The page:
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comment by kleinbl00

Fun fact: One of our competitors burns through receptionists at a rate of about two per year. They post their job ads on their Facebook page and they post it on Craigslist, and they offer $15 an hour. On the other hand, we talked to a local tech college that trains medical assistants and were told that graduates from their program are expecting $17-$18 an hour and we were assured that at $18.50 an hour they could give us plenty of candidates. Average for the county is $19 (not entry level, across all experience levels).

Note that $15 an hour is for untrained receptionists, while $17 an hour is for candidates with a 2-year AS. A receptionist can answer the phone. A medical assistant can draw blood and do vitals. In taxes and overhead we pay about 50% more so the difference to us is $22.50/hr vs. $27.50. Our extra cost for someone happy with more skillz is about $40 a day or $10k a year on top of the ~50k it's already costing us. So. 20% premium on labor for quality, skilled labor.

And for four years now, they've been hiring new receptionists every six months.

Some recovery.

Our most recent hire? With a master's degree and $150k in student loan debt? Yeah, before we hired her she was delivering food for Amazon.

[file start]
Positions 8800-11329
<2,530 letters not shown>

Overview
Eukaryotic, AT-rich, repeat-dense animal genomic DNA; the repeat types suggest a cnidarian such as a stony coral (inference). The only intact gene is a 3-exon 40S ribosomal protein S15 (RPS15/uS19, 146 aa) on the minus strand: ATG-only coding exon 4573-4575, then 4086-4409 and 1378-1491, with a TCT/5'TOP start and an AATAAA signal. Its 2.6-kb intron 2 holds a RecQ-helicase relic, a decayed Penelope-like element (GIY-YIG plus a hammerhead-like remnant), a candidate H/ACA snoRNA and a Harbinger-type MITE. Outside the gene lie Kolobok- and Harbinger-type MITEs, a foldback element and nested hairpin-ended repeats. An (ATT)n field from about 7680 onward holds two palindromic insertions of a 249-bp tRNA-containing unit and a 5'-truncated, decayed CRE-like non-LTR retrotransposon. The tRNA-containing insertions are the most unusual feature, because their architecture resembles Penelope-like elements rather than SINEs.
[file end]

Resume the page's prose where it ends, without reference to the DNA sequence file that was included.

b_b  ·  2 days ago  ·  link  ·  

My kid's nanny just quit graduate school in music therapy because she was like, "Fuck it, I love taking care of babies, and $15/hr is as good as I'll get out in the world anyway." Fucked up that I can get a college educated 20 something for $15/he because she doesn't have a lot of other prospects. Not sure if I should feel good employing someone, or feel bad about taking advantage of our perverted economy. I think I can feel both, but the one thing I can't do is pay her more. That's the difference between me and a big corporation: I'm spending what I can. I don't have a CFO ready to fire me if I don't jump at the chance to find a nanny who will work for $14.50 with a non compete clause.

tacocat  ·  2 days ago  ·  link  ·  

Yesterday I did some quick math about the hourly rate to be considered middle class. I made $15/hr at a point and was shocked to know I was technically middle class for my area. It ranges from about $12/hr to ~$23/hr depending on which state you live in. Something is very wrong with wages in this country. And while I have limited sympathy for people whining about struggling while making upper middle class salaries, I can be brought to sympathize with a person making $150k based on the details of their story.

kleinbl00  ·  2 days ago  ·  link  ·  

Some of my friends are rising towards upper class. Most of them are descending towards lower class. Nobody is sitting still.

One of the things that allowed us to invest in building a birth center was moving out of LA. Our monthly expenses went down $1700 a month.